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Faculty, students honor Dr. King with blood drive, panel discussion


The Michigan State University College of Nursing honored the Rev. Martin Luther King, Jr. earlier this month through an engaging talk on increasing access to healthcare for all, as well a separate blood drive lead by students and the American Red Cross.

The former, a talk sponsored by the Colleges of Nursing, Human Medicine, Osteopathic Medicine and Veterinary Medicine, featured nursing’s own Dr. Kelly Brittain and Dean Randolph F.R. Rasch, along with guests from the other colleges.

Brittain, an associate professor, said while many healthcare providers are doing important things to serve the needs of underserved populations, there is still much to do. This can include discussing how to educate health professional students to provide culturally competent care, how to have a holistic view of a patient in a fragmented health care system, and how to ensure that future health care providers reflect the diversity of MSU and the United States. 

“Although we have some programs to address diversity and inclusion with respect to our students, these programs may not go far enough to recruit and retain a diverse student population,” Brittain said. “While there are lectures that address cultural competence, lectures are certainly not enough to change how a person views someone from a diverse background, whether that is racial, ethnic or socioeconomic. However, MSU’s health colleges are well positioned to make changes; through holistic admissions, unique clinical/internship placements and collaborating with community partners.”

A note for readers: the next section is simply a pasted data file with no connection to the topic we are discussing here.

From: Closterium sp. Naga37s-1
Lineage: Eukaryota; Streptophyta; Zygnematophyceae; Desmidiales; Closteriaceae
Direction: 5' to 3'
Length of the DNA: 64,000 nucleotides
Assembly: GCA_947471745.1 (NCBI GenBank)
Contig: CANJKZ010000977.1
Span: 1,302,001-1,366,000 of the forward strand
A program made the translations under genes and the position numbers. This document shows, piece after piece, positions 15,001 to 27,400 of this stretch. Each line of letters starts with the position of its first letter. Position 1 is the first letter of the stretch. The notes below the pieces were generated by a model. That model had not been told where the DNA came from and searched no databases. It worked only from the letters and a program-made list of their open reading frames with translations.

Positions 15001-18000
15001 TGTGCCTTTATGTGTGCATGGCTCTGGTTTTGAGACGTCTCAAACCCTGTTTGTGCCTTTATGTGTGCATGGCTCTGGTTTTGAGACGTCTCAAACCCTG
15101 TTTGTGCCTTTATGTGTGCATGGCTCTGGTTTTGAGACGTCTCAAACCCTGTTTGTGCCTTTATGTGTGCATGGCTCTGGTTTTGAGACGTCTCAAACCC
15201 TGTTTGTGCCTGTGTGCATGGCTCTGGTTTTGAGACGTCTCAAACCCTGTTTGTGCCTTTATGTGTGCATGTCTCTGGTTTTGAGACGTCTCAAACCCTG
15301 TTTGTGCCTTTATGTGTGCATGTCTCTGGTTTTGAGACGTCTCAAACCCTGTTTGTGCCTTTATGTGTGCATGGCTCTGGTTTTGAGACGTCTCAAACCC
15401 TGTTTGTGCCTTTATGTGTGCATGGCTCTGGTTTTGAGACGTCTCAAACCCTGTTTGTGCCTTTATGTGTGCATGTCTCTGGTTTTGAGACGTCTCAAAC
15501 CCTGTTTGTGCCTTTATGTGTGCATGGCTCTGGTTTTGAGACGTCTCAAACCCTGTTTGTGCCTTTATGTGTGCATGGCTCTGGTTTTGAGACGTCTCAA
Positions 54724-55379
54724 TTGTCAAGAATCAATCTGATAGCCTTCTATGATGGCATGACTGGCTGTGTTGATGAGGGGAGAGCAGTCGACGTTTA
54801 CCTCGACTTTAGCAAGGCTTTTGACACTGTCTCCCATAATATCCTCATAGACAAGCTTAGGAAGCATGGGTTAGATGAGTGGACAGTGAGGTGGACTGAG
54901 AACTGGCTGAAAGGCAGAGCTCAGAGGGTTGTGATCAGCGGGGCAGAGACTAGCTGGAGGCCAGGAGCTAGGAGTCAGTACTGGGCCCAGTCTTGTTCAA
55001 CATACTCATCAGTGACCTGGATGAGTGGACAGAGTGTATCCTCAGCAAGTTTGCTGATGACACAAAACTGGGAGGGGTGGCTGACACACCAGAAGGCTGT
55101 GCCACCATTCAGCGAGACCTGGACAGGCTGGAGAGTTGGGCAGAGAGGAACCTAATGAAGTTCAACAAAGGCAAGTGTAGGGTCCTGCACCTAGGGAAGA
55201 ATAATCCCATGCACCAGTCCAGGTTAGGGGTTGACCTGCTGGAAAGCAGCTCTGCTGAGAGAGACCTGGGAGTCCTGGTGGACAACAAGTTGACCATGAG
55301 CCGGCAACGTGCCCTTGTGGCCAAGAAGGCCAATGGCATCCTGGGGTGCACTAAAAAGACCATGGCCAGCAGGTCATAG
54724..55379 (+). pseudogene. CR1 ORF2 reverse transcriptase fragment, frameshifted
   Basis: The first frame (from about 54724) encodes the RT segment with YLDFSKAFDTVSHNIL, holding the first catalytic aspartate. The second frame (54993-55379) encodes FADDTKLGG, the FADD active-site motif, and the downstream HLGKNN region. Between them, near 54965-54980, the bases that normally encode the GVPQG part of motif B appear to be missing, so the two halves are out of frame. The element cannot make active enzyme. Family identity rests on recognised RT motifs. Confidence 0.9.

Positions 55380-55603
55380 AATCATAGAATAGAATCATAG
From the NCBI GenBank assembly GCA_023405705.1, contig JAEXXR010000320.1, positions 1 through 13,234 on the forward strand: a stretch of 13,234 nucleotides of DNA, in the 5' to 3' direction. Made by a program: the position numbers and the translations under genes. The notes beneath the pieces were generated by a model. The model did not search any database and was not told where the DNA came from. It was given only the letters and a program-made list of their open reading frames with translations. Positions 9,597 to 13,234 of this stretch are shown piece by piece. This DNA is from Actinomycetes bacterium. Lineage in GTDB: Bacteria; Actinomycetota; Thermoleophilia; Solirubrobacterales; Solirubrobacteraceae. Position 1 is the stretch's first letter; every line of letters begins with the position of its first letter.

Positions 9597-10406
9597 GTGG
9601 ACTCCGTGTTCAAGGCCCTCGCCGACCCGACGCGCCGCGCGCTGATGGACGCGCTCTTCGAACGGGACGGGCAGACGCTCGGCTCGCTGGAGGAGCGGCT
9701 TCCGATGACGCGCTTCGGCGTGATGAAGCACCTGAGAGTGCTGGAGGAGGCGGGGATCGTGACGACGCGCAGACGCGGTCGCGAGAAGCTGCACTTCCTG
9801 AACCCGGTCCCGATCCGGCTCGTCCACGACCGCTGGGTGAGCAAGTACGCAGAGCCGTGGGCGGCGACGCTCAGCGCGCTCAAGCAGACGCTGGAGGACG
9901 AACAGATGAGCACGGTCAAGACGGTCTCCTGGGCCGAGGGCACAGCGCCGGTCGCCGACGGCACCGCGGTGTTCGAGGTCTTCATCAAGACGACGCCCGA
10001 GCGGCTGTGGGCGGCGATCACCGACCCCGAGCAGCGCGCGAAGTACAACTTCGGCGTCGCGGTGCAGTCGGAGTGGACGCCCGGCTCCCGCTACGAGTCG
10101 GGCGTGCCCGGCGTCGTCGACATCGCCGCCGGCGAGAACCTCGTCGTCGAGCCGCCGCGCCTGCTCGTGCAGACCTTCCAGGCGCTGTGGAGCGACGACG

Brittain said the panel was a perfect opportunity to tie in Dr. King’s message of social justice with inequality in healthcare.

Faculty were not the only ones honoring King’s legacy. On Martin Luther King, Jr. Day, some nursing students took it as opportunity for a “day on” rather than a “day off,” working with the local American Red Cross to organize a blood drive as part of the Winter University Challenge, a friendly competition between Penn State University, the University of Michigan, the University of Notre Dame and MSU to see who can collect the most blood. In all, the drive brought in 28 total units. A blood drive on MLK Day has become a bit of a tradition at the college, being held for most of the past 10 years.

“By bringing something like this onto our ‘home turf,’ it makes donation more convenient for many students and, in my experience, the easier it is for students to access, the more likely we are to see a higher turnout,” said Claire Cowan, president of the college’s Student Advisory Council. “For my classmates and I, a blood drive feels especially significant because we see first-hand the impact it has on our patients.”